In this op-ed, writer Mekita Rivas unpacks the sexist reaction to Meghan Markle's thigh-high slit dress and explains why it's never OK to shame women for their clothing.
Now that she’s expecting her first child with Prince Harry, Meghan Markle is in the spotlight like never before. Currently, the parents-to-be are currently embarking on a tour of several countries belonging to the British Commonwealth. Their first stop? Australia, where it just so happens to be springtime, a season that typically calls for breezy dresses and sleeveless tops. So, it makes sense that Meghan chose to wear a maxi dress with thin straps and a thigh slit from Reformation during an appearance.
Unfortunately, some people wasted no time in criticizing Meghan’s apparel, calling it “inappropriate” and “disrespectful” on the official Kensington Palace Instagram page. Overall, critics argued that the dress is too revealing for a royal engagement, with someone going as far as calling it “trashy.” But it wasn’t all negativity coming from naysayers. Many did come to Meghan’s defense, including one person who told a critic that "she’s free to wear whatever she wants.”
Another person wisely pointed out that she looked completely appropriate for a walk on the beach on “a hot day.” One Meghan fan put it as directly as possible: “Absolutely nothing wrong with Meghan’s dress, those who say it is inappropriate need to get a grip! They are a new generation of royals who are young and are most probably trying to appeal to the future generation. Love the dress!!”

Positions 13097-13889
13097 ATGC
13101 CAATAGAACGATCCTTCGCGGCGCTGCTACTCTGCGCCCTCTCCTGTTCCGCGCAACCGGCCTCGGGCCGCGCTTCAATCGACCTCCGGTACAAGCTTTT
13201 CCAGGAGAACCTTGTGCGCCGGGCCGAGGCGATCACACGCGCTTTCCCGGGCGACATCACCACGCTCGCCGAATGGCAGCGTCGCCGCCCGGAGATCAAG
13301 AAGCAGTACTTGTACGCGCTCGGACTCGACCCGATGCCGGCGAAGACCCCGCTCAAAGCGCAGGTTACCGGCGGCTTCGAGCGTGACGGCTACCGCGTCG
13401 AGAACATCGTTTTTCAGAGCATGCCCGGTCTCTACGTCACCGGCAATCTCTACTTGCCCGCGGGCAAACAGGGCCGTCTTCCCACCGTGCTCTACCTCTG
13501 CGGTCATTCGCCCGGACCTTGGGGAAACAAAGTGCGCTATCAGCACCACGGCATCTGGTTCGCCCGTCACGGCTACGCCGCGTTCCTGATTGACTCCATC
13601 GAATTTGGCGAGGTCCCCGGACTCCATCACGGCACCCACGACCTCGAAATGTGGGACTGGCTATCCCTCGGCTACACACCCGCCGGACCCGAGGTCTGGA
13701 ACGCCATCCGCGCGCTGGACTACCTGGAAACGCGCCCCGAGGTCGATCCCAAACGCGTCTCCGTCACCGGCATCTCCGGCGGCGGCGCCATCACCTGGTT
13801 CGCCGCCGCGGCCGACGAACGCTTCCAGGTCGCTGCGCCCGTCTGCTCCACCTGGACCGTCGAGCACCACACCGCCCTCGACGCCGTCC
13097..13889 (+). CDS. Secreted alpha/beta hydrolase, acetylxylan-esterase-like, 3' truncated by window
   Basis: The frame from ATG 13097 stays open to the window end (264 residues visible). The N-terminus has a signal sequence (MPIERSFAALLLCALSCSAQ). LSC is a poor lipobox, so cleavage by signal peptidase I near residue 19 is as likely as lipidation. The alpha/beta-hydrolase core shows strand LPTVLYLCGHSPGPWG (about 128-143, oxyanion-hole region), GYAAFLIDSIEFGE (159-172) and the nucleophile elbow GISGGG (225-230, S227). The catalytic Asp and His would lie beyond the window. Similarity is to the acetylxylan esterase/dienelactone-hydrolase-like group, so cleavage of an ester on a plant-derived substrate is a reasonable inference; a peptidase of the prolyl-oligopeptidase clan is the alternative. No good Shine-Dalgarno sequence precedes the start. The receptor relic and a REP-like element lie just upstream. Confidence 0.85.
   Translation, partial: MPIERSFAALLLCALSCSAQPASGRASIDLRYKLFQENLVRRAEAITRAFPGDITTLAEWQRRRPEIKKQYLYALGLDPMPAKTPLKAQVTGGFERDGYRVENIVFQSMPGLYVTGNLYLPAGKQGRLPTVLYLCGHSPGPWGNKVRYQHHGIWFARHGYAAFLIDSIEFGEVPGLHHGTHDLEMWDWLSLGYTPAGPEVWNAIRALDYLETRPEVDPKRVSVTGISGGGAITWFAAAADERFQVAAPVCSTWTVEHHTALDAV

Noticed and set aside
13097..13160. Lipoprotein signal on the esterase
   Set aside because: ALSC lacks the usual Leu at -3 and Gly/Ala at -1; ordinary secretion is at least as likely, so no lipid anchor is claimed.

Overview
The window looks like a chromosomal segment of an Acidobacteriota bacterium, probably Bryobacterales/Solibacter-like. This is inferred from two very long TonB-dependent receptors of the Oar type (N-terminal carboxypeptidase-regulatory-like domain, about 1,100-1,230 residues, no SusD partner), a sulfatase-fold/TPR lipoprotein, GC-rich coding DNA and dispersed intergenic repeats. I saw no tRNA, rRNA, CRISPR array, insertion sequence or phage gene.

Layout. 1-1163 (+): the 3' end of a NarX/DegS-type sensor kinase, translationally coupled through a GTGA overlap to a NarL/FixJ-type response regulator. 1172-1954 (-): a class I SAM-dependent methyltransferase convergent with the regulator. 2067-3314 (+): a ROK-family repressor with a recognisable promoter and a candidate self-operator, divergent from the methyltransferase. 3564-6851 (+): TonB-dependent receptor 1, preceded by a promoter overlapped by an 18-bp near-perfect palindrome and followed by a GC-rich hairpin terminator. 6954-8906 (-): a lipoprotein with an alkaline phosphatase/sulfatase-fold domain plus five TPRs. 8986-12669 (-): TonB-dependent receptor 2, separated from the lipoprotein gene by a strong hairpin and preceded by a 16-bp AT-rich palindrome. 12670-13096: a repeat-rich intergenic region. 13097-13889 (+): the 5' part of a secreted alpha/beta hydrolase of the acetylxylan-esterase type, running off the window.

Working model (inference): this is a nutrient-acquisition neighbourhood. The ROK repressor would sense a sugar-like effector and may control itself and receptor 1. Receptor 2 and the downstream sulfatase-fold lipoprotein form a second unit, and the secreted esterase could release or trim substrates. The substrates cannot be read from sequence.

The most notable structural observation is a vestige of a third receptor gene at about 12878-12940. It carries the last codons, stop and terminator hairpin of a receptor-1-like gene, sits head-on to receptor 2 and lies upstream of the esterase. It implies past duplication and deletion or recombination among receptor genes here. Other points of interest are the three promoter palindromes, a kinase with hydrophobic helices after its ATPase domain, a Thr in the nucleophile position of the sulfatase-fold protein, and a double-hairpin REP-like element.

[Shaming])https://www.teenvogue.com/story/alyssa-milano-kavanaugh-hearing-dress-shaming) women for their clothing is unfortunately nothing new, and the Duchess of Sussex has definitely received a lot of heat for breaking archaic royal fashion protocols in the past. She’s worn wedges despite the fact that the Queen reportedly dislikes the shoe style. She’s also gone bare-legged when the rules state that she’s supposed to wear stockings with dresses and skirts.
Royalty or not, it’s always a bad idea to police women’s bodies and wardrobes. And it’s especially bad when a woman is targeted as she’s preparing for motherhood. Pregnancy can be a stressful and overwhelming experience in and of itself — Meghan probably has a million other priorities that matter more than her wardrobe. While she’s solidified herself as a fashion icon whose style will be talked about for decades, that doesn’t mean it’s acceptable to shame her for simply making a personal style choice that prioritized comfort and ease over perceived “appropriateness.”
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